My last post must seem strange. It was in answer to a question from Tom Edmonson which was e-mailed to me and which I assumed was on the list. I don't think Tom would mind if I quote him. He wrote:
<<<I would be interested in knowing your (Kym Smith) take on Mark 6:14-29 which is by far the longest version of the death of John the Baptist. Perhaps "less is more" (I'm quoting Carl Holladay here) in the case of Mark.>>>
Tom also wrote:
<<<It seems to me that he has deliberately written a short gospel for the sake of effect. Does this mean that the gospel writers got together like screenwriters and all did different takes on the gospel tradition? I'm sensitive to the fact that the early church believed that Matthew was first and that Mark was later. Was it Augustine or Papias who believed that Mark had "epitomized" Matthew?>>>
I think it was Augustine, but the priority given to Mathew may mostly have been because of the usefulness of its additional content rather than because it was univesally accepted as the first to be written.
I think that Peter was much more involved in the gospel of Mark than we generally allow. I suspect that Origen, who said that Mark '...composed it, as Peter explained it to him', is probably closest to the truth (Eusebius, Ecclesiastical History, VI.25). But Mark was written and circulated with some urgency (Peter knew his time would soon be up) to encourage the Church for the short time remaining before - as Peter understood - Jesus returned. Peter probably did not expect that his book would still be being read beyond about four or five years after he wrote. It contains the essence of the gospel and revealed Jesus to have authority over the worldly and demonic forces that the Revelation pictured as militating against God's elect.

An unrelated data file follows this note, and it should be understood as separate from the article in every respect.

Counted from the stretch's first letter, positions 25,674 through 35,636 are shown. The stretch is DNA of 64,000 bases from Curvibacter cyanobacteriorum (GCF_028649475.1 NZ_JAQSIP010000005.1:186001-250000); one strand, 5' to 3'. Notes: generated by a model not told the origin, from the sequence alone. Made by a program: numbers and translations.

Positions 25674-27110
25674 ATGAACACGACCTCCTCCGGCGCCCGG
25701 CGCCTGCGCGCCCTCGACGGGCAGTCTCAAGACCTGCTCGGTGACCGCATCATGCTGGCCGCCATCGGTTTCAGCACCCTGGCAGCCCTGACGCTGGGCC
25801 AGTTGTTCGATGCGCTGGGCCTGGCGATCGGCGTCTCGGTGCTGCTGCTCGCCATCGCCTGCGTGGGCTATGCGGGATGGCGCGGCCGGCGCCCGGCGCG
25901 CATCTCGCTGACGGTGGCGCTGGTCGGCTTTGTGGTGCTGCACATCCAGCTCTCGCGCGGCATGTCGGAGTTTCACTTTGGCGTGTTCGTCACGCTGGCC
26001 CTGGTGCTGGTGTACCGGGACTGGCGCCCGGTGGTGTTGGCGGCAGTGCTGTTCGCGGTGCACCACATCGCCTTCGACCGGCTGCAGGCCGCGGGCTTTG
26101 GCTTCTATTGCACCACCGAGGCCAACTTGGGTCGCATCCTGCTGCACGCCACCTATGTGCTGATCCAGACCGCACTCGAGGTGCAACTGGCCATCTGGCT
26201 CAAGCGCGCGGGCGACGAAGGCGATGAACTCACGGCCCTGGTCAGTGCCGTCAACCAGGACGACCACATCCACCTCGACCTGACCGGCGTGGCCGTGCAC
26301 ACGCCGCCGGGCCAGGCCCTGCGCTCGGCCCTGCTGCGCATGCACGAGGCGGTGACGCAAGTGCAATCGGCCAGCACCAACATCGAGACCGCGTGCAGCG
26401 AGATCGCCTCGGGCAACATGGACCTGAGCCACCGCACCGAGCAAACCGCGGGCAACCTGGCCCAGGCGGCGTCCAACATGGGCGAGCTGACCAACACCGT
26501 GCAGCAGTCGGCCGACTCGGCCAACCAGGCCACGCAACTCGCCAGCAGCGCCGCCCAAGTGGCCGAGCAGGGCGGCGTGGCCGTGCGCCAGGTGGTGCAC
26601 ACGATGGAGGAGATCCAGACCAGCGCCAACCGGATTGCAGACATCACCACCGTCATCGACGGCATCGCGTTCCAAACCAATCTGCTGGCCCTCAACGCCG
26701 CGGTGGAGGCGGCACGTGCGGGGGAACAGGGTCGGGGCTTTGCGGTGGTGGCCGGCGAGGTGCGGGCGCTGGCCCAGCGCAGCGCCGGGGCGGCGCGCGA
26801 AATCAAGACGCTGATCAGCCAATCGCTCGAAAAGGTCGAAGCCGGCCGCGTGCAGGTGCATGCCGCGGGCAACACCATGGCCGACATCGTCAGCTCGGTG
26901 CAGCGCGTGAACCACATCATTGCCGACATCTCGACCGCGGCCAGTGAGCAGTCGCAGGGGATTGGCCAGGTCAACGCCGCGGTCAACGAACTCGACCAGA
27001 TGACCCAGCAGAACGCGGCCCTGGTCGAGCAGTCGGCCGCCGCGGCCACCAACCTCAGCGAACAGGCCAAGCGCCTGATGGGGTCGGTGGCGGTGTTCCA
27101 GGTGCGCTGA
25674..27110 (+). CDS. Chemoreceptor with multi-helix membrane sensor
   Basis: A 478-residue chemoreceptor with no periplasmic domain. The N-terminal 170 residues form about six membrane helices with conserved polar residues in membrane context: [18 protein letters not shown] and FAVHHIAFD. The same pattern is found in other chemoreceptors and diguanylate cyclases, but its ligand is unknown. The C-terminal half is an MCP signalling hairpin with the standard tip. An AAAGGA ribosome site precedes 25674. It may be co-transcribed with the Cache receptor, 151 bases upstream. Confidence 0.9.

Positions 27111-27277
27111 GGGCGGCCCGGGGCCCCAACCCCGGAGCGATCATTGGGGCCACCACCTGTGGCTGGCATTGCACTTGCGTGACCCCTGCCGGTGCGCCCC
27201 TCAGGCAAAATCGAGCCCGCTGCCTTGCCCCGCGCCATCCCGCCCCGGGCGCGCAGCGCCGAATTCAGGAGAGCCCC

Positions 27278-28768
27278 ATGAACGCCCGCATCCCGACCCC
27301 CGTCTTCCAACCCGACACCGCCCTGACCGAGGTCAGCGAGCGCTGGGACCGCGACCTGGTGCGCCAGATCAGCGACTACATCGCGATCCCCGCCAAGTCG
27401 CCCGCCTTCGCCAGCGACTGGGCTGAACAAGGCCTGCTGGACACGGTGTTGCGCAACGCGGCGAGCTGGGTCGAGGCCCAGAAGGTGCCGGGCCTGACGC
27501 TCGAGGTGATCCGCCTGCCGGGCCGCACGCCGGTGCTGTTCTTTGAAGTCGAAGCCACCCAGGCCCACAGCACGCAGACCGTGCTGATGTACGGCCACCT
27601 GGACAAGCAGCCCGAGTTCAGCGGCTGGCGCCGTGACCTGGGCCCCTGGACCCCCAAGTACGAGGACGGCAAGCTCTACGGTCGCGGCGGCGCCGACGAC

Following Nero's death and the end of the immediate threat, the remaining apostles knew that Mark was not sufficient for a Church which may outlast the apostles and eyewitnesses who had, until this time, provided much of Jesus' teaching that Mark lacked. It is probable that it was decided collaboratively that Matthew and Luke would write for Jewish and Gentile readers respectively, beyond that, how much they collaborated is debatable. John was 'the' collaborative effort, I suspect Mathew and Luke were left to work out their own expansions of Mark.
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